A Megachile emerges

1-Rose meg 4.9.13 19-57 (2)

On the fourth of September last year I noticed a hole in my bee hotel had been beautifully sealed by carefully arranged sections of rose petals. (See Some Megachile).

1-1 Rose petal hole_0527

On the 24 of May this year I noticed a hole had been chewed in the centre of it.

1-2 24.5.14 1920_0532

I could not resist removing the remains of the rose petals to get a better look.  A new little bee was making her way into the world.  However, it was 19.20 and domestic duties called and the light was fading for photographs.

1-3 Rose hole 25.5.14 11.04_0536

It was 11.04 the next morning before I was able to get back to my bee and she seemed just to be waking up.

1-4 25.5.14.11.11_0542

Seven minutes later and she was not  making an enormous progress.

1-5 25.5.14.11-13_0543

Then two minutes later there is movement from the hole above her.

1-8 other further out 11.26_0568

Now which one should I focus on?  The other one is larger and not the same species.  Very interesting but I do not want to lose my rose petal bee.

1-9 other out 11-26_0569

After a couple of minutes hesitation the big bee launches itself into the air.  Sorry about the blur but it was the best I could do.  I have no idea what species it was.

1-10 At edge 11-38_0586

Back to my rose bee that has been emerging gradually for the last  34 minutes.  She seemed to have a considerable difficulty pulling herself through the little hole she had chewed in her leaf capsule that had been her home since last September.

1-11 On outside 11-39_0596

Finally after watching and taking photographs of her for 35 minutes she emerges onto the outside of the log.

1-12 Going 11-39_0600

She paused momentarily before taking off.   After this first one, many others emerged from the same hole in the following few days, usually taking less time to exit than this first one.  Sometimes it looked as if the bee next in the queue was giving encouragement from behind because as one took off, another little head appeared at the hole.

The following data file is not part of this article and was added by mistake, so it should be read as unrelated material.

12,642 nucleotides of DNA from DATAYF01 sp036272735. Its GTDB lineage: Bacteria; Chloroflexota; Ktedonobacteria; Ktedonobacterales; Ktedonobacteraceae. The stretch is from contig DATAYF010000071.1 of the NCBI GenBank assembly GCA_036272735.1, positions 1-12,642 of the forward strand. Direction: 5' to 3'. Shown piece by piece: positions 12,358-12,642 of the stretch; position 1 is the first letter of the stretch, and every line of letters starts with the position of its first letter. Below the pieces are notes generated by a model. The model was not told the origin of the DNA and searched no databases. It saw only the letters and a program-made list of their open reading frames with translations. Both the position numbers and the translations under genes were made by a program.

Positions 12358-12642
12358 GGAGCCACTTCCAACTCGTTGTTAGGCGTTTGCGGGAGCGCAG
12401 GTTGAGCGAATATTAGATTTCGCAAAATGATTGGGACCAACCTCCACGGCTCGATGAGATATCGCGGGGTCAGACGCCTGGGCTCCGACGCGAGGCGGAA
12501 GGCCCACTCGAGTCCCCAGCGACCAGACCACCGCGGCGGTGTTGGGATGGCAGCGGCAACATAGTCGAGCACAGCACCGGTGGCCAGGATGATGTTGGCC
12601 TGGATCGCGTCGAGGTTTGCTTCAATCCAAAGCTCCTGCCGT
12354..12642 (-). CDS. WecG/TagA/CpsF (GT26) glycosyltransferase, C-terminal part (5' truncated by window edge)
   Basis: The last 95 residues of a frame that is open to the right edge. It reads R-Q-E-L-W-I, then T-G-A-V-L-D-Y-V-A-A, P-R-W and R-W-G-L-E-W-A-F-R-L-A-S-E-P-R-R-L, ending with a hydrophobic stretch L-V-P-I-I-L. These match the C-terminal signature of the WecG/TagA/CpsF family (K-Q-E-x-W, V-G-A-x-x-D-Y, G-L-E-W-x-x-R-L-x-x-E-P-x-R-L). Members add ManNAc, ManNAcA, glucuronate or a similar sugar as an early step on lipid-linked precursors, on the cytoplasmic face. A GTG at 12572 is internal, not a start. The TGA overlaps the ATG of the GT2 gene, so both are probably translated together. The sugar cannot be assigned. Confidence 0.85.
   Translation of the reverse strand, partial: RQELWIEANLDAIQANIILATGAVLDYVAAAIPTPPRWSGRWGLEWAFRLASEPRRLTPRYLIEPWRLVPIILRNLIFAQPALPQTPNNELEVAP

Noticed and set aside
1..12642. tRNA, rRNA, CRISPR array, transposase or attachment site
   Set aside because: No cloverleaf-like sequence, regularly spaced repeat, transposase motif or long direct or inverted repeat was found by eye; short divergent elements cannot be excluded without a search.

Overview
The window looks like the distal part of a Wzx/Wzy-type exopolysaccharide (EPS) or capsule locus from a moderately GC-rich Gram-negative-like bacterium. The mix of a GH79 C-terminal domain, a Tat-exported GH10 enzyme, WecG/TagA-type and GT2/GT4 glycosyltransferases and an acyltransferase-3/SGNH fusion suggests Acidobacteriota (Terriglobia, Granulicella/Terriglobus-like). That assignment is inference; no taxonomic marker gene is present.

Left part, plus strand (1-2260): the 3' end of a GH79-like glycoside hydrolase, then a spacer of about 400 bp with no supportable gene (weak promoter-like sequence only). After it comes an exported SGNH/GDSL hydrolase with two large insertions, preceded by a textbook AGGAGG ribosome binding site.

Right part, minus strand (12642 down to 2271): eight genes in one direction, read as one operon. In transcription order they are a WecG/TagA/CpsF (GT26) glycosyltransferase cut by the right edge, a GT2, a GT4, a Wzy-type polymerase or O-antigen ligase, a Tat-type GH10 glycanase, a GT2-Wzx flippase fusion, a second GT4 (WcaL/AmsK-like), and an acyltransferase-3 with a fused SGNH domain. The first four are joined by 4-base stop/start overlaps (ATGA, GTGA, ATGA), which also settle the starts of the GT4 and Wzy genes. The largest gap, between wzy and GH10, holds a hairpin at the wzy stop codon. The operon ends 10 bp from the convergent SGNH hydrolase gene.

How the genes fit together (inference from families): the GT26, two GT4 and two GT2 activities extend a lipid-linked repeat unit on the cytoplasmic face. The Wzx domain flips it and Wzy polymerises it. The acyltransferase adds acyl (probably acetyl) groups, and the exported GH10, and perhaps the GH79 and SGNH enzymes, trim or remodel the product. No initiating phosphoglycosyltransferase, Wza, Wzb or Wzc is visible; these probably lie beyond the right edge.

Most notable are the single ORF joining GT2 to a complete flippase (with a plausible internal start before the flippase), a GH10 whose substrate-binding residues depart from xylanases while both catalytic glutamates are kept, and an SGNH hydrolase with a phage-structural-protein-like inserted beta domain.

However, I am not certain what species of leaf cutting bee she is.  Megachile centuncularis are well known for their use of rose petals which points me in this direction.  It is a common bee and I have seen bees looking like Megachile centuncularis on the bee box last year.

1-13 26.8.13 Mummy head

Could this be Mummy emerging from another hole in the log on the 26 August last year?

1-14 26.8.13 Mummy (2)

I base my identification of the bees I saw filling the holes last August on Steven Falk’s wonderful photographs and information

Megachile centuncularis female - Cross Hands Quarry, Warwickshire 2010a

, he says females can be distinguished from some other British species by the bright orange pollen brush that remains orange haired to its tip (black-haired at tip in some others).

Well, even if I cannot be 100 percent sure of my French bees at least I can say I breed beautiful bees!

 

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23 thoughts on “A Megachile emerges

  1. Wonderful post Amelia, its fascinating to see the rose petal covering the hole in the bee hotel. I find it quite hard to identify the many different bees, do you have any tips, I think I need a laminated sheet or something similar.

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  2. Great Set of photos Amelia … im not sure what type of Megachile it is they are very hard to tell apart from photos If it is a Megachile centuncularis then its head and jaws seem small , Aslo you said about the possible mummy emerging, I could be wrong as im no expert but I think solitary bees only live for a year , born, mate , lay, then they die off in the autumn. I think honey bees and queen bumblebees are the only ones that make it through winter. Honey bees because they have the stores of honey to live on , bumblebees because they hibernate but i dont think this is the case of solitary bees. May be someone could confirm this .. but once again great set of photos, while ive seen honey bees emerge ive yet to see any bee emerge fomr my bee hotels 🙂

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